Besides which, there is a good argument for saying this it is intra-specific hybridization between H. sapiens sapiens and H. sapiens neanderthalis, both being sub species of H. sapiens.
Even if they are not sub species, interspecific hybrids forming new species is not unknown either - the Red Wolf may be (opinions differ) a coyote/grey wolf hybrid.
If these boffins are from Guernsey
Then you can just discount this as more inter-island rivalry
Re: It's all to do with the potential to watch TV
Everything you have said is wrong.
Re: "having a computer requires a TV licence"
Only if it is connected to an aerial. You only require a TV license if you have equipment capable of receiving a TV signal that is connected to an aerial. The only way they can determine if it is connected to your equipment is to come in to your house, and they have no right to do so, so don't let them.
Of course, if you do watch broadcast TV, you should have a TV license.
Well if I could actually get fibre, living in a flat in the centre of London, I might too have jumped. No-one is capable of giving me anything more than Be/Sky are already giving me now. Happy with my 19Mb/s and no bandwidth caps.
I am still with Be - have been since launch in 2005. Sky still haven't moved me over yet, and I'll change ISP if they remove my static IP option.
Still the network is lovely and quiet since most people have either migrated to Sky or left, and they haven't yet rationalised the uplinks - or if they have, I haven't noticed.
Re: so... surely there must also be the opposite ?
My cousins have a cat called Nancy, only they weren't too good at sexing kittens.
He doesn't seem to mind too much.
Re: That would be the Carter familly
At present? Microsoft have offered that for about 7 years via App-V and Softgrid and pretty much own that market space...
Well, MS own the "MS hosted containerisation" market, for sure.
PS: Solaris Zones are 9 years old, BSD jails are 13 years old..
Re: Oh dear...
Coz like mobe companies are so mega generous at not charging giga bucks for data roaming.
Oh dear, did you not read the article? This is not about roaming, this is about calling international numbers from your home territory.
Re: Since when...?
Since when it THC an hallucinogen?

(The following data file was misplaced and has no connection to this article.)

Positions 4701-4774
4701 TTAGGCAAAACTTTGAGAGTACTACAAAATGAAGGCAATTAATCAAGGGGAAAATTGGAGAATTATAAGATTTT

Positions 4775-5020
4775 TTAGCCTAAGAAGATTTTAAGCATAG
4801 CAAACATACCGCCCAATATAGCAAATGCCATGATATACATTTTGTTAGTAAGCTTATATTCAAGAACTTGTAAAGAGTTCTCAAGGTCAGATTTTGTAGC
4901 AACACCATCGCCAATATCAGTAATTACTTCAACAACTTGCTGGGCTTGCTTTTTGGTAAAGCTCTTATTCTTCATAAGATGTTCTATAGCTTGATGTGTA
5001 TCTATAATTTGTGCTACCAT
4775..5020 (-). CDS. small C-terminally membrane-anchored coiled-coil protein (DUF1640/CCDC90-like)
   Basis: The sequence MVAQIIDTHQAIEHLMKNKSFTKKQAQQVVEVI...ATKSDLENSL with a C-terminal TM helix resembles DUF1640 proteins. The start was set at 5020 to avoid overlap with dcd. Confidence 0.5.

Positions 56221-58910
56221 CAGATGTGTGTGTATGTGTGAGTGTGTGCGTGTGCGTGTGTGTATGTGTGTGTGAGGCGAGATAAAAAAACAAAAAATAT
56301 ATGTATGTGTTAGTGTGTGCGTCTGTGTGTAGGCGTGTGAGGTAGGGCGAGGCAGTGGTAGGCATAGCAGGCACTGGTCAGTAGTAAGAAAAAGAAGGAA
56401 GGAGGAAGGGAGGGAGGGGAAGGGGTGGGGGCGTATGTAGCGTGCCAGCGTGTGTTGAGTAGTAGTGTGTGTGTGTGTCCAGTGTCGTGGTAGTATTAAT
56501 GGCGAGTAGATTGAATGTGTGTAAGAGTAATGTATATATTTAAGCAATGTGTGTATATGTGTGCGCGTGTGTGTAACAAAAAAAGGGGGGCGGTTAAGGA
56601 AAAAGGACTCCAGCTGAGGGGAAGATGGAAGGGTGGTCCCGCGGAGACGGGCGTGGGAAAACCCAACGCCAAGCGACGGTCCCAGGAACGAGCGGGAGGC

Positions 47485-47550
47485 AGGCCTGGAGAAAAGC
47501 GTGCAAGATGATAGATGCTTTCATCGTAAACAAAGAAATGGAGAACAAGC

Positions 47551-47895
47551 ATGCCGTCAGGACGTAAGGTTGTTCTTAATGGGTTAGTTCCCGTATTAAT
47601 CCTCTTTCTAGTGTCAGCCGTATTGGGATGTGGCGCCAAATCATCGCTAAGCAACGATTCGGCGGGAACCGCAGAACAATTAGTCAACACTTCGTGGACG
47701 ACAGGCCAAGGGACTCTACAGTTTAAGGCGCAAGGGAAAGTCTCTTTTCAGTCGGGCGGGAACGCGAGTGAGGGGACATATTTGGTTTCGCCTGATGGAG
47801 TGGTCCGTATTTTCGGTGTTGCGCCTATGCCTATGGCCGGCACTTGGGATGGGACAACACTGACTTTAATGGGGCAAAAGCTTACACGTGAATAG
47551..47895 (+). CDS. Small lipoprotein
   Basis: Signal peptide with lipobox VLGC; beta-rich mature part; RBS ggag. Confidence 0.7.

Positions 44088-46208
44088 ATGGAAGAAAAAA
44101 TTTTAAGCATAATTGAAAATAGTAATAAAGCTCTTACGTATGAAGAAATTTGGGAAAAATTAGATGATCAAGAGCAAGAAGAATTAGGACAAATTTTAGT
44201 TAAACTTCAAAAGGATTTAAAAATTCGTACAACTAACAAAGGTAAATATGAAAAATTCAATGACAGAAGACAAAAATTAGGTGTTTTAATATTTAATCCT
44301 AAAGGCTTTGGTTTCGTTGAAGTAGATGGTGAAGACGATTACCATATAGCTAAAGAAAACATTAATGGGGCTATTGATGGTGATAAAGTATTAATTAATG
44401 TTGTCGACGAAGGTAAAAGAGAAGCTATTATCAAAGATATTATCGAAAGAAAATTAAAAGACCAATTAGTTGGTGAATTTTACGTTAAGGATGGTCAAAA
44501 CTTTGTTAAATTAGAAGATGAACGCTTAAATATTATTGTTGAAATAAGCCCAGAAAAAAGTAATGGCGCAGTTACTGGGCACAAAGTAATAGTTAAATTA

Start taking it in appropriate quantities for the hallucinogen effect to take, well, effect. If you apologise the quoting from wikipedia, there is a famous autobiographical book called 'The Hashish Eater', by Fitz Hugh Ludlow, which documents his exploration of cannabis via an extract called "Tilden's Extract", which is a solid that you eat. One researcher said:
Ludlow consistently talked of “hasheesh” but in fact he took the solid extract of Cannabis Indica which was roughly twice as potent as the crude resin and ten times as potent as marijuana. A rough calculation shows that his intake was equivalent to about 6 or 7 marijuana cigarettes per dose, i.e. at the hallucinatory rather than at the euphoriant level prevalent in contemporary North American use.
Ludlow wrote of taking as much as a drachm of the extract (3.9 grams, .14 ounces) in his largest doses — if Kalant’s figures are correct, this is equivalent to a quarter-ounce of resin or well over an ounce of herbal cannabis.
Re: "loss-making postal service"?
No, it is being sold because the pension obligations of RM were crippling the company and the exchequer. By using financial jiggery pokery, that cost is taken away from RM so that a profitable company can be created that is not a state subsidised monstrosity. Without this, RM would still be loss making, and not a soul would have considered paying anything for shares in it.
You come here for the news?
Re: Fashion crime
Surely "legs or cleavage". "Legs or breast" is a bit OTT.
My first HDTV was a noname 32" piece of crap LCD. My second was a 42" 1080p Panny plasma, and it is fucking gorgeous. The dark bits are dark and yet have graduation, the bright bits are bright and the quality hasn't dropped in the 5 years I've had it.
I got my Panny from Richer Sounds. I ordered it online and went in store to pick it up, and 4 times the sales drone tried to get me to buy an LED instead. Even when you ask for the plasma they were trying hard to sell you something else, its no wonder Panny aren't selling enough.
Most wars might not be about religion, but the winners of wars invariably assert their religion over the vanquished. Its not two armies having a go at each other, but "plague of the firstborn" is pretty religious.
BTW, lots of your "non religious wars" have strong religious elements. The Korean war was between the largely Christian, western backed south, and the largely irreligious/personality cult north, where Christians are persecuted.
Rome and Carthage fought many wars, the later ones involving the Vandal Kingdom of Carthage and Rome where largely fought over the Arian Christian Vandals oppressing the Roman Catholic locals. The whole of Roman Africa and the Levant were overran with the Muslim expansion, a strongly religious war.